The GOP's eternal return: Why Donald Trump's xenophobia is just more of the same

The oafish magnate provides a good distraction. But he's rising in the polls because Republicans are in stasis

Published July 15, 2015 7:15PM (EDT)

Donald Trump   (AP Photo/Nick Ut)
Donald Trump (AP Photo/Nick Ut)

I don’t know whether this is because of design or fate — and the truth is probably somewhere in between — but much of what the news business does in America is entertain. It informs and educates, too, of course. But I’d guess that a clear majority of the “content” the media produces is not intended to transmit knowledge to readers. It’s more about providing them with a (hopefully enjoyable) distraction from whatever it is they’re trying to avoid in the first place.

If you’re going to keep readers distracted, though, you’re going to need to offer them variety. Life is often monotonous and boring enough already; no one wants to read the same story day after day after day. So along with conflict, the media offers readers change. You may be painfully attuned to the rhythm of your Monday-to-Friday, in other words, but at least you know the news tomorrow will be different.

The reason I bring all of this up is the 2016 presidential campaign, which is currently going through an especially frivolous and postmodern chapter, largely because it’s being dominated for the time being by Donald Trump. “The Donald,” as some in the media annoyingly call him (myself included), is experiencing something of a “spike” in his poll numbers right now. Back in May, according to the Washington Post, only 23 percent of Republicans looked on him favorably. But then he depicted Mexican immigrants as criminals and rapists; and now that approval figure is at 57 percent.

Like many other politics geeks, I do not think Trump will be able to sustain this momentum. But although he’s been famous since the ‘80s, the bizarro Joe-Arpaio-meets-Huey-Long persona he’s using now is different. It’s new. And it touches on two of the Republican base’s most visceral sentiments. Hatred for the “liberal” media on the one hand; and anxiety over race and immigration on the other. The whole spectacle is ridiculous, but even the most self-serious among us have to admit that it’s also entertaining.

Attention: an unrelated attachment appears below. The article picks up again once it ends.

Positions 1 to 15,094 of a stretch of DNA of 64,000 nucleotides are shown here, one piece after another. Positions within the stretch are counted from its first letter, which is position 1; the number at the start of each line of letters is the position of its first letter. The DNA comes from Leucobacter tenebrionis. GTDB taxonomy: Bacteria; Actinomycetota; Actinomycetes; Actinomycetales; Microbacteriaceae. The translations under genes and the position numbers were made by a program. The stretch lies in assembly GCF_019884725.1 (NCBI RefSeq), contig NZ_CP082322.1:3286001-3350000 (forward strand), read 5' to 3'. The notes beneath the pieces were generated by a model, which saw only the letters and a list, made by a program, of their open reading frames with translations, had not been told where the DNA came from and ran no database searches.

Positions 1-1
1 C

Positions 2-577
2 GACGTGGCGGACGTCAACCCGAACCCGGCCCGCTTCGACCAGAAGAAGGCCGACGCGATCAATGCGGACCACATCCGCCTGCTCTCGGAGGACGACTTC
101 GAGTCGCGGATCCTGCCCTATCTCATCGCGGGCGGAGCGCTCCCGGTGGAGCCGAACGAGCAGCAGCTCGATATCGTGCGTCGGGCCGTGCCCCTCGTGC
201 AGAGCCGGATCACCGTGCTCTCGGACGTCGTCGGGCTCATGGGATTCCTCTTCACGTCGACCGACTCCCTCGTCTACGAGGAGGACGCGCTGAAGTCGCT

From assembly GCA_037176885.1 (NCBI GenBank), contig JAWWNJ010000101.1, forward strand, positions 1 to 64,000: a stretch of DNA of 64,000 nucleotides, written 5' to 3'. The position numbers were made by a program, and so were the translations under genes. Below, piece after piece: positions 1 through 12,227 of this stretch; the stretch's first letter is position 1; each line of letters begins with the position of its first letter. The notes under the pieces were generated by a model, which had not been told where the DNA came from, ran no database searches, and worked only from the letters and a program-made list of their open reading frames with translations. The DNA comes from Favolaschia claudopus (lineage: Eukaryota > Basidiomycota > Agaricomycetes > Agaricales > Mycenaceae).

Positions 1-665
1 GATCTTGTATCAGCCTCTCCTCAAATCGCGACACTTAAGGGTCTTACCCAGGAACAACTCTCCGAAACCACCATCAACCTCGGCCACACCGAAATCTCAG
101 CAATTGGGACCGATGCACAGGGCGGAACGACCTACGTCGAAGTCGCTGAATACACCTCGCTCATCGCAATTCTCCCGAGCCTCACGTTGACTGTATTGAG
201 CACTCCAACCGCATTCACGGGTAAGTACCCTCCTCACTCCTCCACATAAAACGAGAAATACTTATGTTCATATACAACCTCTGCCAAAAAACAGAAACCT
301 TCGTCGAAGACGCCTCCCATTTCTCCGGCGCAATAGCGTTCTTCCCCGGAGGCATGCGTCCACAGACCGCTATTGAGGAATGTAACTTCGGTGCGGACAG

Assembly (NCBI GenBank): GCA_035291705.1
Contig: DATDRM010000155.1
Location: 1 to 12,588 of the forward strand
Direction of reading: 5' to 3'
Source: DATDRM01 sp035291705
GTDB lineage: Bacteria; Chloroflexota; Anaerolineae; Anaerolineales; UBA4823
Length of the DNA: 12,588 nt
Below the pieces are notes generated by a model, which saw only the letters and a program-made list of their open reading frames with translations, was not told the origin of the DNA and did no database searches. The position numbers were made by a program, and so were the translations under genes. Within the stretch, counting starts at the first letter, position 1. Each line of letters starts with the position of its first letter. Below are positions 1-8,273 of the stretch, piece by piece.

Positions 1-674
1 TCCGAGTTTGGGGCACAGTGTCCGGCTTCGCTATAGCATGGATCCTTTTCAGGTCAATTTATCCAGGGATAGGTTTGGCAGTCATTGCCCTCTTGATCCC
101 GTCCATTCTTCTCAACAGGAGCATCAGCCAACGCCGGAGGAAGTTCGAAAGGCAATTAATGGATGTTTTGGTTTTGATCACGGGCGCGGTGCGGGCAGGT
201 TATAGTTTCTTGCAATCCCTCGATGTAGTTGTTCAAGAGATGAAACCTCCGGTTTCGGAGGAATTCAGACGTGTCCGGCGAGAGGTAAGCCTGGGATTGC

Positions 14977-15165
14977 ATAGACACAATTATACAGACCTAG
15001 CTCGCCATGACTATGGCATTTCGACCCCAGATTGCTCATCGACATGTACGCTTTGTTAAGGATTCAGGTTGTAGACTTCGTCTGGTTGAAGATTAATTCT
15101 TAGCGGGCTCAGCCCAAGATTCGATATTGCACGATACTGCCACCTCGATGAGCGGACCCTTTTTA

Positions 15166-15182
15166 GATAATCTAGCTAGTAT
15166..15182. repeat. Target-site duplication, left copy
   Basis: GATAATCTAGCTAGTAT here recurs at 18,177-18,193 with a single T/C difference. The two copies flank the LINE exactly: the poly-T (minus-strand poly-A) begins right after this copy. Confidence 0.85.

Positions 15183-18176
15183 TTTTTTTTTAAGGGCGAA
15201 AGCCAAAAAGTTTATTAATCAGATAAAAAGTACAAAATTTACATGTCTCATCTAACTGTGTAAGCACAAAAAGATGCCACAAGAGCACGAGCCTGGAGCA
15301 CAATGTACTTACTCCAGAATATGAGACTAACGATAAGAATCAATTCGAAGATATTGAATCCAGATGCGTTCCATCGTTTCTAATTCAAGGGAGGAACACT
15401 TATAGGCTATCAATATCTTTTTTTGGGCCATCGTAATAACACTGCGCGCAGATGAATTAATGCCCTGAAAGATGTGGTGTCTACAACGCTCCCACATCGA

The problem, however, is that our yearning for distraction can sometimes blind us. And it can lead us to claim that something new is happening — the beginnings of a Trump-led third party, perhaps — when it isn’t. If you take a step back and put the GOP primary into context, it’s hard to argue that 2016 is thus far appreciably different from 2012 or 2008. Those races also featured an establishment-backed frontrunner who was criticized for his stance on immigration. And they also saw at least one moment when a fringe-y, anti-immigrant candidate outperformed expectations.

In 2008, the frontrunner was Sen. John McCain, and the xenophobic gadfly was then-Rep. Tom Tancredo. Immigration wasn’t the dominant issue then that it is currently, so Tancredo never sniffed poll numbers like Trump’s. But McCain’s moderate stance on reform was still conservatives’ chief mark against him. And to win the nomination, the longtime Arizona senator had to bend in their direction. The same was doubly true in 2012 for Mitt Romney, who coopted the xenophobes with talk of “self-deportation.” It killed him against Obama, but it’s hard to imagine him being the nominee without it.

The Trump boomlet, then, seems to be part of some pre-written script that the GOP’s been reading from throughout the Obama era. But that’s not only because time, much like this references, is a flat circle; it’s also because things have changed much less since 2008 than we like to admit. It hasn’t even been eight years. I know that life comes at you fast and so forth, but it doesn’t move that quickly. There’s no reason to expect that the big picture fundamentals of American politics would vanish in less than a decade.

And what are those fundamentals, you ask? Well, you probably know them already, because, again, they haven’t really changed. Whether the beneficiary is Trump or Romney or whoever’s next in line, the dynamic is as follows: The Republican Party’s coalition is old, angry, and very, very white. It looks on a country in the midst of a demographic sea change — and at a president unlike any before him — and it starts to worry. It tells itself that moochers are sneaking in to the country and pushing for amnesty; and that their ultimate goal is massive redistribution.

That’s the logic that motivates the base of the Republican Party. And until enough of the people with this mindset are no longer voting, it’s not going to stop. Donald Trump is fun for now because he seems so new and different. But we’ve seen this show already, and it will soon lose its powers of distraction. Nothing is new here; nothing has changed.

By Elias Isquith

Elias Isquith is a former Salon staff writer.

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